If the child continues to stay for school Lunch it will make the child HATE to go to school.. Sometimes it is best to make a tactical withdrawal.
Lougle, I wish you would count to ten before giving bad advice.
And thanks Loungle, you are so right, i don't want to remove her unless its to place her in the SN school, they need to meet her needs or give her a place at the sn school.
Marne, I am ignoring unhelpful posters.
How is your DD in your presence? Does it make her better or worse?
I wonder if you could ask to go in and discreetly observe for yourself, and then work out what is going on.
The trouble is that there are so many variables, aren't there? Do you think your DD would cope with the hall if she had support from a 1:1? Or is the hall a complete write off?
You know as well as I do that you need a long term solution here, not a knee jerk reaction, because your DD needs the right solution for her needs. Pulling her out will just delay the inevitable wrangle with the school, and also, the LA will see that they have no need to sort anything out. You will have removed their 'problem'.
That is NOT a solution, LucindaCarlisle. For 5 days per week, 38 weeks per year, 190 days per year, for the next 14 years, Marne's DD will have to cope with a lunch period. It is the school's responsibility to make reasonable adaptation for Marne's DD in accordance with the DDA.
Additionally, Marne's DD has ASD, which means that establishing a routine that she can rely on will be paramount. It will not help her to have a system now where she steps back and has to reintroduce lunch later. Lunch is not the problem. Lack of support is.
At first i thought like you Lucinda, my first thought was to take dd2 out at 12am which ment dd2 would be happy. But after thinking about it (and calming down) i think she should have her needs met and stay for lunch, as from jan she will be staying full time, i can't be taking her out at 12am forever, if i start taking her out at 12am it will upset her as she is now in the routine of staying. Why should her education suffer because she cant cope with lunch?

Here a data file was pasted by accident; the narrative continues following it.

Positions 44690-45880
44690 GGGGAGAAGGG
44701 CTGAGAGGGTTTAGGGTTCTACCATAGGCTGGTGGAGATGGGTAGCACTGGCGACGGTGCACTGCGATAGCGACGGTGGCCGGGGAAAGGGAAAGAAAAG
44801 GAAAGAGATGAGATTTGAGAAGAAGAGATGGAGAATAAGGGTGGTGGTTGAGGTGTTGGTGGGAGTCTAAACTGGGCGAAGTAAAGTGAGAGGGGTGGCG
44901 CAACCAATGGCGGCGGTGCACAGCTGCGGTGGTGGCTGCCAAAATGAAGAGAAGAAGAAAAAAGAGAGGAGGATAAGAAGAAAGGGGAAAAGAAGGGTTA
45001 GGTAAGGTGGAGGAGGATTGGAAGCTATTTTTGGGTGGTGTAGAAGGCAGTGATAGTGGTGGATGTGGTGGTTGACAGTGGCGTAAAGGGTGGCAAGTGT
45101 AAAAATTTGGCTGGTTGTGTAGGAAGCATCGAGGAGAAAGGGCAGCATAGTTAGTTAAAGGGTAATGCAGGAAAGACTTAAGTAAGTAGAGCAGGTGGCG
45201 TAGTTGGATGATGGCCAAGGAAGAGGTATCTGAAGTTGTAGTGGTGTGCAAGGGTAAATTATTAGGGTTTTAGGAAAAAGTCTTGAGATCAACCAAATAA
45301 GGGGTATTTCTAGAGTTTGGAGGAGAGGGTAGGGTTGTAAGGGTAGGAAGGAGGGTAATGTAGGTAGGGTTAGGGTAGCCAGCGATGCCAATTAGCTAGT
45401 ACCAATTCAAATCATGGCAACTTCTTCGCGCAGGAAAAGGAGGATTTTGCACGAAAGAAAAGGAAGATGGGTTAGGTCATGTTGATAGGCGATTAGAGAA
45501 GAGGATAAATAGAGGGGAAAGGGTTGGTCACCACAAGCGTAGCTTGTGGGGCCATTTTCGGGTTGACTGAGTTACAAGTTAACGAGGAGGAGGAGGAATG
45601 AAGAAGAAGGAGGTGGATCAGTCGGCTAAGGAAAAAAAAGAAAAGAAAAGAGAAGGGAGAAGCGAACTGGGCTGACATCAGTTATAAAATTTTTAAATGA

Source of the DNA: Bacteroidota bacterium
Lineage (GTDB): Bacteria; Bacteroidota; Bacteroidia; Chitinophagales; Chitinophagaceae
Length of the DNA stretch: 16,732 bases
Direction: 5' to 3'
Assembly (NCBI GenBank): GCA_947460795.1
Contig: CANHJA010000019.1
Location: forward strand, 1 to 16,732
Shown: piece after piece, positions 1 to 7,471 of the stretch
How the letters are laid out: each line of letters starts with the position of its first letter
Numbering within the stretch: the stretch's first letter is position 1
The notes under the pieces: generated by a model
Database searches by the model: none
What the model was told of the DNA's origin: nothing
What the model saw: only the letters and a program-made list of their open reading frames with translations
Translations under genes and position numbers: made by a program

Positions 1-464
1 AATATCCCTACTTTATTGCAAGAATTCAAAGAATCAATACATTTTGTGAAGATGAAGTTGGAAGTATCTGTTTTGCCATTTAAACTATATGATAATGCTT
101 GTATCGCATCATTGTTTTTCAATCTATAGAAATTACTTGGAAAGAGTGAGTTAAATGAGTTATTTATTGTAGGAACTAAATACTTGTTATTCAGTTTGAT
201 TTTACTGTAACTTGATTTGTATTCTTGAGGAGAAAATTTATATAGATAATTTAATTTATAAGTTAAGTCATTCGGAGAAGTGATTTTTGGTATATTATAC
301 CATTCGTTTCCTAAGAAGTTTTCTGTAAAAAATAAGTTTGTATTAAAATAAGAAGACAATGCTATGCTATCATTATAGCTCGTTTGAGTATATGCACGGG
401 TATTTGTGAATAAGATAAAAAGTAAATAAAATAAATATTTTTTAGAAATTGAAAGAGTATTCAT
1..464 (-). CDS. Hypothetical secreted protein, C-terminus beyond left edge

I just hope i can get my point across tomorrow (i'm useless at doing things like this) .
agree with Lougle. schools shouldn't be cherry picking inclusion, to skirt over the difficult bits like lunchtime. obv not a permanent solution, but might it help if she had ear defenders if it's noise that's troubling her? tho of course it could be other factors, like noise/crowds. good luck with tomorrow.
Good luck tomorrow, Marne.
Lunchtime is not only about the food, it is also a social time where she has the opportunity to develop friendships. IME, it can be a very difficult time for childrend with ASD, but it is also very important for making friends and learning to play.
Marne, does your DD1 know how she copes in the playground? She sounds like a very caring big sister If she is struggling there too, this could help make your case stronger.
It might help if you write down what you want to say, then read it out. I do that when I go to the doc because I forget stuff!
Also, would it be possible for the dinner ladies to set up a table in a corner, possibly facing a wall, to cut down on the distractions for DD2? DD1 may be willing to sit with her, or another child or two that she gets on with from her class? Save this suggestion til last, if you decide it might work, so that you can look like you're willing to compromise
Feel for you both.
Can they not find a quieter area for DD to sit and eat her lunch in?. She is overwhelmed by the noise and is becoming distressed as a result.
Indeed lunch per se is not the problem, the lack of support at lunchtime is the crux of the matter here.
Do not bring her home for lunch unless there is absolutely no other choice, i.e your hand is forced (like mine was). I had to bring DS home for lunch in Reception as he could not cope with the dinner hall noise but he was reintroduced gradually back into lunchtimes at school over a period of some weeks. It was successful and I was in a position to be around at lunchtime. However, there was no statement in place at the time for DS but if there had been I would have told them to sort it out for him asap!!.
My DS (AS) eats his lunch on a picnic table outside (unless it is really wet).
purple- dd1 says that she does not play with dd2 at lunch time as dd1 is with her TA, i thought that the TA would be shadowing dd2 not glued to her. Dd1 also struggles at playtime (often plays alone) and i don't think she takes much notice of dd2 (at home they play together a lot).
Dd2 does have ear defenders, dh doesn't want her to wear them as he thinks she will stand out more (she's standing out more at the moment because she's crying). I'm not sure if its just the noise or if its a number of things, she hates sitting still, hates crouds and hates too much noise.
The school have already removed her from assebely (after a fight from me and dd's potage worker).